Ultimately, she moved up to be one of our front-line employees here that interfaced with the public who were coming in to register boats, to acquire hunting and fishing licenses ‑‑ widely, widely heralded in that regard as someone who put customer service front and center in everything she did and so very, very proud of all her work representing the state of Texas and helping us with our hunting and fishing and boating registration and all those elements of our business in solving problems and making sure our customers are treated well.  She’s done a great job.  Yvonne Molina, 20 years of service.  Yvonne.

(Applause.)

MR. SMITH:  As you know, as part of our mission, we have the privilege of stewarding a bunch of historic sites throughout the state and those come with a lot of specialized stewardship requirements, a lot of coordination with the Historical Commission and other partners and we’re very fortunate to have Dennis Gerow with us as a historic architect in our State Park program.     We’re celebrating 20 years of service that Dennis has had with the Department.  He’s been involved ‑‑ really in some extraordinary projects over the years.  The big stabilization of all those historic buildings in Roma.  Commissioner, Dennis was involved as one of the key architects in making sure that got done well, restoration of the light house there at Port Isabel, repairs to the Mission at Goliad State Park, Indian Lodge in the Davis Mountains and so Dennis has really brought a lot of expertise and talents to making sure that we steward those well.

I’ll also remind everybody that last year, I think it was, Dennis and a couple of his colleagues were recognized with one of our employee recognition awards for some extraordinary work that they did to develop a new website that tells the story of the CCC and so, really, really a great feature and contribution to the history of this agency.  So, 20 years of service, Dennis Gerow.  Dennis.

(Applause.)

MR. SMITH:  That was fun to read up a little bit on Dennis.  Usually I see him in the aisle at H.E.B. so sometimes I know more about his shopping preferences than I do about his history with the agency so that was fun to tell those stories.  I won’t tell what kind of green beans you’re buying over there, Dennis, so you’re safe.

Our next colleague is celebrating 20 years of service is one of our clerks, Raenell Silcox and Raenell works with our Natural Resource Damage Assessment team so this is a very important program that we have, with biologists and attorneys working to assess damages to our fish and wildlife and lands and waters and oil spills and chemical spills and other times that pollutants enter the environment and have to work to negotiate settlements, very complicated ones with state and federal agencies and private, private industries.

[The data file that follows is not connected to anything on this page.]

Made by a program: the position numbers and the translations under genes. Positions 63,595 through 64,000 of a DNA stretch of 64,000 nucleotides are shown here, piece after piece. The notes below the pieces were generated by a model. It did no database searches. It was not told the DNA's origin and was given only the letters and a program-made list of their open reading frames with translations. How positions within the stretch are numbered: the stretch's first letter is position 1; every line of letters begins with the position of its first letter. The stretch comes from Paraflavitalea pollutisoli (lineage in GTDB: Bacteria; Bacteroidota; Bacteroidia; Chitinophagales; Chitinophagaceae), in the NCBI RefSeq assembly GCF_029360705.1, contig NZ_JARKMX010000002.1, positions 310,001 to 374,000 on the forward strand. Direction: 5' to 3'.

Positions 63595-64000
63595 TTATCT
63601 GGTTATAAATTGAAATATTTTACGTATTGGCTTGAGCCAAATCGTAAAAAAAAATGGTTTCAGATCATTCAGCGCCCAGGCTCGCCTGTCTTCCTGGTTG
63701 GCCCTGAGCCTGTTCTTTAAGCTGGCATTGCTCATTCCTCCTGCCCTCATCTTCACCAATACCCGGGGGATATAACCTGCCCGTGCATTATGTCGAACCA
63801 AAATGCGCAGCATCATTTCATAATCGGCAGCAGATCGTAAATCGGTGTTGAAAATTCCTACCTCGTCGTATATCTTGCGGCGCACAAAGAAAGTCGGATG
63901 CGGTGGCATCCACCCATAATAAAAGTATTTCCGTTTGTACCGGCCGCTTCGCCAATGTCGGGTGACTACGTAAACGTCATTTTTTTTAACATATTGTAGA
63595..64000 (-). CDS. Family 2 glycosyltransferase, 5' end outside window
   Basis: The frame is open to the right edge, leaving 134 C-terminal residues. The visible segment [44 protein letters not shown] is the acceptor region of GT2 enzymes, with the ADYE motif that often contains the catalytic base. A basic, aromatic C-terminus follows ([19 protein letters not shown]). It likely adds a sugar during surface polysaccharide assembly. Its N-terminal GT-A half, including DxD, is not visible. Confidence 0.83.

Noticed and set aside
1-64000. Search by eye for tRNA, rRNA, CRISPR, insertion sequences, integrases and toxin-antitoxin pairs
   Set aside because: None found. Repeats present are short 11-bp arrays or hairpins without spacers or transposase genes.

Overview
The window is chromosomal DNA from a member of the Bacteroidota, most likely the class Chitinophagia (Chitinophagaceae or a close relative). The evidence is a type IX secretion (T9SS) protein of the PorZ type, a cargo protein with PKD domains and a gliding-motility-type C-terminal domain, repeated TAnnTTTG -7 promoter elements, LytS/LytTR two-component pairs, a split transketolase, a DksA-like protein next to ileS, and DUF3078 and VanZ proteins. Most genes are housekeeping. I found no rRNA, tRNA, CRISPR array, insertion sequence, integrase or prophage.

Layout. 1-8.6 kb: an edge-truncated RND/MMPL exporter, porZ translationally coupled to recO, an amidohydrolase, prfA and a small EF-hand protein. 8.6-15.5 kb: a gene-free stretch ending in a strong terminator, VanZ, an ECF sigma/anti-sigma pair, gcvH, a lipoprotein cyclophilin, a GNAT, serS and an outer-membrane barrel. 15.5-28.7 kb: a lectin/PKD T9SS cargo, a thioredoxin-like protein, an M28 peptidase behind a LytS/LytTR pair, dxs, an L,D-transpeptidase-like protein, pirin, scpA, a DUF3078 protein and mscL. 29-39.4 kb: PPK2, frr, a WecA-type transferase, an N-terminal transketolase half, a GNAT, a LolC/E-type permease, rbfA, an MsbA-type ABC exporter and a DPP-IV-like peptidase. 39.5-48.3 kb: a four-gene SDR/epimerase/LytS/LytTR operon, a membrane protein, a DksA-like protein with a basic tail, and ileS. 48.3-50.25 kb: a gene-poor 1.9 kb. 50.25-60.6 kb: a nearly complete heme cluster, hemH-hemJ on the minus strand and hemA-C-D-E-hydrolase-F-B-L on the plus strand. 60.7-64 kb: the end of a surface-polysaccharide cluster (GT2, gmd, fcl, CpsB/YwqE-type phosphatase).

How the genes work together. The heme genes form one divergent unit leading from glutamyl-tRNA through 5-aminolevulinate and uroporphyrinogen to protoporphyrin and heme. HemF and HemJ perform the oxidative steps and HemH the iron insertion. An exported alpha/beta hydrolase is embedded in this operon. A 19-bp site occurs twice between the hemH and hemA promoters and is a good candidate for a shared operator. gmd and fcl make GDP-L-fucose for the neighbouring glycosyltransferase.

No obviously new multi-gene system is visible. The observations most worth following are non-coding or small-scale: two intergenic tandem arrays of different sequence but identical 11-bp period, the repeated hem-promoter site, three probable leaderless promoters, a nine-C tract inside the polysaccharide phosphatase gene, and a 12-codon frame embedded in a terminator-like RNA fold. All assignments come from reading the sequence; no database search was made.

She’s been doing that for us for 20 years.  Has really become an expert in that field.  She was one of the lead players in the case involving the Super Fund site there at Lavaca Bay and formulating a cleanup regime there.  Again, a huge Super Find site, the biggest one in the state ‑‑ just done an extraordinary job.  Commissioner Duggins, you’ll appreciate this.  In 2008, Texas Lawyer recognized her as one of the extraordinary women in Texas law.  So, she’s a big deal.  Twenty years of service, Raenell Silcox.

(Applause.)

MR. SMITH:  We are going to now recognize one of our colleagues in State Parks, Kevin Good, who started with us about 20 years ago.  Yesterday, we talked a lot about the spirit of volunteerism and the fact that, really, we can’t operate this agency, our programs, our outreach, our state parks, our fish hatcheries, our wildlife management areas, our hunter ed or boater ed without volunteers.

And Kevin started 20 years ago with the park team as the State Volunteer Coordinator and rapidly built up that program, created the Park Host program where couples ‑‑ volunteers come in, they stay and live in the state parks for a period of time, they help with all facets of park operations and duties, whether it’s helping customers find the campsite, resolve issues, clean the bathrooms.  I mean, they just do an extraordinary job and Kevin, really one of the great architects of that, also helped to build up all of the Friends Groups that we have in state parks and so forged those partnerships there, first supervisor of the Buffalo Soldiers outreach program, involved in the renovation of the Matagorda Island lighthouse.